Today I was setting around looking at a Cabela’s advertisement for hunting blinds. This got me to thinking of all the potential uses of a good blind. Properly made hunting blinds can give you good camouflage while hunting for game. They can also be used for observation points.
The one I was looking at was a layout blind that lets you lay flat and will keep you dry in up to 10 inches of water. Now they want $199.00 for theirs. Now me, I am too cheap to spend that much money on something I can build for myself. I am also a nature photographer.
I have always used old military gear and the natural materials available from your surroundings to make hunting blinds. It seems like there is always some old or damaged camo around. If not burlap or other heavy materials and some good paint work well. Depending on the time of year, I have used old white sheets in the snow or different shades of brown and green material. Hunting blinds are just a form of camouflage. Remember animals are easier to fool than humans are.
If you are building an observation post, remember that camouflage does not necessarily provide cover; it only hides you from sight. Cover provides you physical protection from something coming at you; camouflage provides only protection from sight.
Sixteen Rules for building camouflaged hunting blinds.
- Choose an area that already has as much concealment as possible. Any area that provides a way to hide or conceal yourself is ideal.
- Cover your tracks. Make sure the area that you are in is free from any signs that someone could use to track you such as footprints or paths. Use the surrounding brush to cover your gear and yourself.
- Match the color and texture of your surroundings. Make sure that if you are trying to hide in a jungle that you are not wearing desert camouflage utilities. Keep the colors of your gear in line with the natural area.
- Do not over do it, when camouflaging an area. You don’t want to make it obvious that someone is hiding under the bushes. It must look as though it belongs there.
- Do not peek out from your camouflaged hunting blind. Unless you are using face paint or holding a bush in front of your face, do not lift your face to look up at a bird or plane.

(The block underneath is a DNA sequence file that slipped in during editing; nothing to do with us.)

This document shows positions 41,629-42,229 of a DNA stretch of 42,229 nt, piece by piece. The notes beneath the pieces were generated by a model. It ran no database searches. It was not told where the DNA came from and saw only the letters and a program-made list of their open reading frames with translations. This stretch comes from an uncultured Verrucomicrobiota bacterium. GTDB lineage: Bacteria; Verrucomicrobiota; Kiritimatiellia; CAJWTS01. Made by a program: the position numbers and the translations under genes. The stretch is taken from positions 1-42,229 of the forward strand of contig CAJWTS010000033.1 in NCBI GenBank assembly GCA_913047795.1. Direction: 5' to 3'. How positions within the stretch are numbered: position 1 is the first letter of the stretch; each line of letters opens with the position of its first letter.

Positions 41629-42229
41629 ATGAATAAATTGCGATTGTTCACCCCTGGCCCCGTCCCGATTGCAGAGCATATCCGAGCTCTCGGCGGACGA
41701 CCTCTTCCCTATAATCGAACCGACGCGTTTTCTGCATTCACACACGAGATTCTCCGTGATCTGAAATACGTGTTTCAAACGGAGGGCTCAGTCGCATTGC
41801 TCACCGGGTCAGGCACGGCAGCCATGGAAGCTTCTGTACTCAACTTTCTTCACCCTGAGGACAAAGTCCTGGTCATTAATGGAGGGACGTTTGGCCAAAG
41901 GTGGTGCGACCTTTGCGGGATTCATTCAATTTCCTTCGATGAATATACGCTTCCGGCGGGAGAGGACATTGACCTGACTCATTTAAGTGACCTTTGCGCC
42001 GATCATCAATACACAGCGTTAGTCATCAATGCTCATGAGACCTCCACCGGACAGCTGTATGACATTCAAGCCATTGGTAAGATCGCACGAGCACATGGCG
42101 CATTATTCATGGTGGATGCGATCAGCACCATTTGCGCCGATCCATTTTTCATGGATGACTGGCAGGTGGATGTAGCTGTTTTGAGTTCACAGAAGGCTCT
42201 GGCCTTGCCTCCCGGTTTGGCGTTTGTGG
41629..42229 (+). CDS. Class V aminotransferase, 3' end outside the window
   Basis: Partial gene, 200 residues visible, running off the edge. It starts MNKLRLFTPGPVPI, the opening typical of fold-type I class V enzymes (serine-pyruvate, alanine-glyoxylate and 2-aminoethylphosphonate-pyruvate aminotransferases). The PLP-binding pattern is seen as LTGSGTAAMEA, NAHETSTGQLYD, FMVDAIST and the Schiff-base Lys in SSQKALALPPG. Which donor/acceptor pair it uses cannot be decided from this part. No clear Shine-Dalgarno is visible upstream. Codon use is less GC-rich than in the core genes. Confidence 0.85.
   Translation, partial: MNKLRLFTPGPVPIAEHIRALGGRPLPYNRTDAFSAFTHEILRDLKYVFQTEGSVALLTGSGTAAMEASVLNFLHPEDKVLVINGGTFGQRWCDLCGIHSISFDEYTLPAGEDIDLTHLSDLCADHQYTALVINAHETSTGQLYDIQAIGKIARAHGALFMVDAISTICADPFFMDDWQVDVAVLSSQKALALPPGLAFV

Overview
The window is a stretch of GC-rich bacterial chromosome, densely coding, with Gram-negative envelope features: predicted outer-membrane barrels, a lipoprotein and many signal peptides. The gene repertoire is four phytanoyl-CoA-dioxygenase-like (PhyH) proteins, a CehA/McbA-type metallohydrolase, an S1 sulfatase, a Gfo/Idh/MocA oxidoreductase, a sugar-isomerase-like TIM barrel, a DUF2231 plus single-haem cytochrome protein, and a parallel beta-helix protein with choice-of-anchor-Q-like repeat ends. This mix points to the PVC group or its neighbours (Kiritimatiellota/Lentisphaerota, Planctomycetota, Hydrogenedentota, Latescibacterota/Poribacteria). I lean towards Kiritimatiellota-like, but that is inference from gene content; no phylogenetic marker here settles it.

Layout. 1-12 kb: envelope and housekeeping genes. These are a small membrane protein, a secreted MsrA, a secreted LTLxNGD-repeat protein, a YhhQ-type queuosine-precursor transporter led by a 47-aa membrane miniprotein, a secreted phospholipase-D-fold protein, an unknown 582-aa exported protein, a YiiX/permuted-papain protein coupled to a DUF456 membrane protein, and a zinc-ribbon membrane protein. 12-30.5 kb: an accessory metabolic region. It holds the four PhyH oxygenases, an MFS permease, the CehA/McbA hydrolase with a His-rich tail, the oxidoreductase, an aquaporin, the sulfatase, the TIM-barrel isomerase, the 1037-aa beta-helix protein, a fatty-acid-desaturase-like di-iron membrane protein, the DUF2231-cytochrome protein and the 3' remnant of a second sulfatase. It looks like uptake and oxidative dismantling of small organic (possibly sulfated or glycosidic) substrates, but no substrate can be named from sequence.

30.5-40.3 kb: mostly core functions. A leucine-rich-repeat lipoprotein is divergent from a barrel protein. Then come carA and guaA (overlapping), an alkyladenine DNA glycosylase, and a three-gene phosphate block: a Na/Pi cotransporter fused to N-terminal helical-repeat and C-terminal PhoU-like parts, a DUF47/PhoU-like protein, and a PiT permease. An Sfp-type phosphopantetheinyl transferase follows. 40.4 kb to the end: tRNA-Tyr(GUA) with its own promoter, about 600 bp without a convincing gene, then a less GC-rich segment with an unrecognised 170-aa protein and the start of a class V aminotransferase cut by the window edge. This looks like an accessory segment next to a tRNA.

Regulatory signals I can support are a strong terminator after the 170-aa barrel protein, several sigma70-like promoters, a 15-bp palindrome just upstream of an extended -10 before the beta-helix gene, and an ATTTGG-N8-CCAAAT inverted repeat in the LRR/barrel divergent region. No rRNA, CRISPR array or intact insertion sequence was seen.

- Cigarettes should be avoided, but if you have them, do not throw them on the ground. Pinch the fire out and scatter the tobacco around while rolling the paper into a ball. Leave no clues. Remember cigarette smoke can be smelled from a long ways off.
- Mirrors and shiny objects can be seen for miles. They can attract unwanted attention and pinpoint your position. Have nothing shiny
- If you have jewelry or dog tags, tape them together so that they do not make any noise. The slightest noise is enough to give your enemy or your prey a warning that you are there.
- Stay off the horizon. Don’t silhouette yourself against the skyline.
- Never build fires in a clearing. Make sure you are underneath trees or put some sort of screen over the fire to disburse the smoke. The smell from smoke or cooking can give you away.
- Keep to the shadows and blend into the background. Make sure there is no lighted background behind you.
- Bury all of your waste material. This includes trash if you cannot carry it with you. When you fill in the dirt, do your best to make it look as though there is no hole recently dug.
- If you are using brush and limbs, make sure that you take them from a position that is not located where you are trying to hide. Watch out for the cut brush turning brown or losing it leaves.
- Don’t use deodorant, perfume or smelly soap; odors can be notice a long way off. Let yourself get dirty.
- Do not disturb the look of the natural surroundings and also use materials that are commonly found in that specific area.
- Clothes, packs, weapons and other equipment should have their outlines altered by irregular patterns added to blend with the predominant color of the background in the area
As you have probably noticed, the same rules that apply to making hunting blinds also apply to military style camouflage. To become good at making hunting blinds you need to practice, so go out and try it. Back off 35 yards or so and see if you can spot the weaknesses in your hunting blinds.